Hysterectomy - Comparison of Hysterectomy Procedures
hysterectomy procedures, each with advantages and
disadvantages. Depending on your reason for considering a hysterectomy, you may
have a choice between two or more procedures. For complicated or cancer-related
conditions that require maximum access and careful examination, your doctor
will likely recommend only an abdominal hysterectomy.
This type of hysterectomy is
performed through a small incision in the
vagina, rather than through an abdominal incision. The
ovaries and other organs may also be removed. Vaginal
hysterectomy tends to cause less pain, and takes less healing time than
abdominal hysterectomy. A vaginal hysterectomy can be done:
- To remove small
- When the
uterus is of normal size or slightly enlarged.
endometriosis growths (implants) are not
- When there is no significant scarring in the pelvis from previous surgeries.
Vaginal hysterectomy requires more specialized surgical
skill than an abdominal hysterectomy. It can pose a higher risk of injury to
other organs. Vaginal hysterectomy is not used when there is a question about
possible cancer in the uterus,
cervix, or ovaries.
This type of hysterectomy
is done through a larger abdominal incision, giving the surgeon the best
possible access to the pelvic organs. The cervix may be removed with the uterus
(total hysterectomy) or left in place (subtotal hysterectomy). The
ovaries and other organs may also be removed. An
abdominal hysterectomy is typically done when:
- The uterus is very large.
fibroids are larger than
8 in. (20 cm) across or located
around blood vessels.
- Cancer of the uterus, ovaries, or
cervix is possible.
- An ovarian growth (mass) is suspected but can't be diagnosed on
- There is significant scarring or severe endometriosis
in the pelvic area.
If a hysterectomy is chosen to treat endometriosis, an
abdominal hysterectomy is usually required. One example is when endometriosis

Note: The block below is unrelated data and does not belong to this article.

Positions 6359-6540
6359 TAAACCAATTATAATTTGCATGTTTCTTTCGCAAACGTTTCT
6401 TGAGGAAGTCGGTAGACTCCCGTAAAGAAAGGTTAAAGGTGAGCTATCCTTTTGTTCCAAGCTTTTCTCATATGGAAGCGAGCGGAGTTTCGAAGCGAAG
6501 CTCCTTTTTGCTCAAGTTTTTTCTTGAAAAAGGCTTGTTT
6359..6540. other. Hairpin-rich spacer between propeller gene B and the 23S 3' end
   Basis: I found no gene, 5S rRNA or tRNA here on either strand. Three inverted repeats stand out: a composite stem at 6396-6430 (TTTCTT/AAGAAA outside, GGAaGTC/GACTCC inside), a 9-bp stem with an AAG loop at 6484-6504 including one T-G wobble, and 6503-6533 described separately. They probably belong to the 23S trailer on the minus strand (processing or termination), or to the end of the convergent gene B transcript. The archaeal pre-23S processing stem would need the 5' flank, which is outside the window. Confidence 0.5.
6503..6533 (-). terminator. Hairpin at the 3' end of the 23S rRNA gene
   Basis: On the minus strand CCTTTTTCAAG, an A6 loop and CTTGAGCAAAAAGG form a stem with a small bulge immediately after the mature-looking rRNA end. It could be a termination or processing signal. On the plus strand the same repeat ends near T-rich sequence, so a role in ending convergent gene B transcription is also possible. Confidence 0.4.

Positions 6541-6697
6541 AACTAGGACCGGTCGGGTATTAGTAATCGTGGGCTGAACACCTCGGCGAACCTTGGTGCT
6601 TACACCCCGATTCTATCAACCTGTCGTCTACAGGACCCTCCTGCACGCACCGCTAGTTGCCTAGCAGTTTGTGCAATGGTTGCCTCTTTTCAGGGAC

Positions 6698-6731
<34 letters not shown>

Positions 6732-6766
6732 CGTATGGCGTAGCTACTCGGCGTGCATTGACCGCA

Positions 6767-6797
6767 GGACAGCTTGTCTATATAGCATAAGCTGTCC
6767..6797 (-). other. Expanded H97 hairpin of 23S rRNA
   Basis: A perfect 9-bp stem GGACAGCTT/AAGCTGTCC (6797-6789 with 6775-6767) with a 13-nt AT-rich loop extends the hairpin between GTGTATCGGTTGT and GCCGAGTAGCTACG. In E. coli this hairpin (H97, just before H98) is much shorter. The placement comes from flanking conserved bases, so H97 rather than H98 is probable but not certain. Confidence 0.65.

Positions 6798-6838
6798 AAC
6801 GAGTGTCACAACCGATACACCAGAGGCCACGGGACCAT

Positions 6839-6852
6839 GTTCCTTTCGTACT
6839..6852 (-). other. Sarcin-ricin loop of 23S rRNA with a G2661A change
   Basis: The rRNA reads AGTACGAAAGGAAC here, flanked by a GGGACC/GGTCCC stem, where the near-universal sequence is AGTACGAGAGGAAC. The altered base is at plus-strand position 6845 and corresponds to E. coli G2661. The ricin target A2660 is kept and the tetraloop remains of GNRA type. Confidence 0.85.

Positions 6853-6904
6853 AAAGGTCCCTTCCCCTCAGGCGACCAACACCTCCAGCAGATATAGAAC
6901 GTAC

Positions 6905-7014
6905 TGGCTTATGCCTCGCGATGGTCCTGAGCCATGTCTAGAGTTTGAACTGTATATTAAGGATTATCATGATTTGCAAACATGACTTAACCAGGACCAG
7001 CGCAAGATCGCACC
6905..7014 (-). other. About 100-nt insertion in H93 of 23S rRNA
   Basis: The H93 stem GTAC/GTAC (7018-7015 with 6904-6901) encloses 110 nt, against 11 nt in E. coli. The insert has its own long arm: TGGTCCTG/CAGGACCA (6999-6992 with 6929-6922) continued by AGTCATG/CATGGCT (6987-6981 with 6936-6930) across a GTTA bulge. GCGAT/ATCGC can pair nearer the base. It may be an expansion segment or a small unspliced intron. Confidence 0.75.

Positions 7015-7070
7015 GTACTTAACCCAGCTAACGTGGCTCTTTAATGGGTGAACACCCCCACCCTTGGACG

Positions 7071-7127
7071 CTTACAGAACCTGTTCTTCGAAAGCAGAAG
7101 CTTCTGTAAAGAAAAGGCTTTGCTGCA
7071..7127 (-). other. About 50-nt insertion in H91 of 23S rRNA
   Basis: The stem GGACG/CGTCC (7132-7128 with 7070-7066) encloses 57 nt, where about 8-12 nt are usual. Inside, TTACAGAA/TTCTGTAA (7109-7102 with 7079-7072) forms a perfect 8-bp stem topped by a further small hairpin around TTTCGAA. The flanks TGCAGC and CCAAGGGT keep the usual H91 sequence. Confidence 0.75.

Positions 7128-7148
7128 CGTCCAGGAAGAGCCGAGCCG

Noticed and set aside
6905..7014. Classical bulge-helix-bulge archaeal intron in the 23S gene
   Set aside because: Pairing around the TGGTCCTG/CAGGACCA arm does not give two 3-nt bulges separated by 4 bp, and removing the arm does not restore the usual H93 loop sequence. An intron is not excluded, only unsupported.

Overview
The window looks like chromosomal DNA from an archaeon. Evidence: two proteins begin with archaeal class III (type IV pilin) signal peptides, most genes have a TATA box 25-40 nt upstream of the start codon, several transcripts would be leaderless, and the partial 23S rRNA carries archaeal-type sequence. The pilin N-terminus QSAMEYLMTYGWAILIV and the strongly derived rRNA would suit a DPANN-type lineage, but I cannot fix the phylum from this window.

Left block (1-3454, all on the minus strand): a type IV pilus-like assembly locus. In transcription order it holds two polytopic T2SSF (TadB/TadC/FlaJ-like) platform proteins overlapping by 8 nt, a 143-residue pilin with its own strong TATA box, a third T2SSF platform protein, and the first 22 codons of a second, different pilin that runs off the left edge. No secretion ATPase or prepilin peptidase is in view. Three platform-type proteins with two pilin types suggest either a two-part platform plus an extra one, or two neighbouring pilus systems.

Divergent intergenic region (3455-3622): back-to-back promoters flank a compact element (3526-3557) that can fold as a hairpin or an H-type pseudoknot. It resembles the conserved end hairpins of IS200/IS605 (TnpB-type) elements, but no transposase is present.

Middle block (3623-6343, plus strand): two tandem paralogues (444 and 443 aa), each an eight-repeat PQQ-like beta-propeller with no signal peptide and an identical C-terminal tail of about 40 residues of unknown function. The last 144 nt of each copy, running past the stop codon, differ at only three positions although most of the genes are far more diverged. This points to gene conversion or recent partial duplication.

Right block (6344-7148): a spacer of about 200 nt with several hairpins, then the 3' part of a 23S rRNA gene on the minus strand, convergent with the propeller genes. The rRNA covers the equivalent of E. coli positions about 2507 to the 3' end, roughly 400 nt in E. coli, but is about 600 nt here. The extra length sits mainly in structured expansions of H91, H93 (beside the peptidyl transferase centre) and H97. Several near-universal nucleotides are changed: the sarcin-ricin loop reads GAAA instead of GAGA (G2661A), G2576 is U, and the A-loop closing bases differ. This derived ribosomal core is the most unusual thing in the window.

growths (implants) or scar tissue (adhesions) must be removed to restore the
function of other organs.
Laparoscopically assisted vaginal hysterectomy (LAVH)
Laparoscopic hysterectomy is done with a viewing instrument (laparoscope)
and surgical instruments inserted through a vaginal incision and one or more
small abdominal incisions. The ovaries and other organs may also be removed.
The uterus is removed through the vagina. It is done:
- When uterine fibroids are small to moderate
- When the uterus is slightly larger than normal.
- To remove endometriosis and scar tissue (adhesions)
confined to the uterus,
fallopian tubes, and
- To assess or remove ovaries at
the same time as a vaginal hysterectomy.
LAVH is a newer surgery and requires the surgeon to have
Laparoscopic supracervical hysterectomy (LSH)
Laparoscopic supracervical hysterectomy is done by
inserting a laparoscope and surgical instruments through several small
abdominal incisions. The uterus is removed in small pieces through one of the
incisions; the cervix is left intact (this is also known as subtotal or partial
hysterectomy). This type of procedure usually causes minimal blood loss and
pain. The hospital stay is shorter than for total abdominal surgery. Most women
can return to normal activity a week or two afterward. LSH can be done:
- To remove uterine fibroids of any
- To remove a uterus of any size.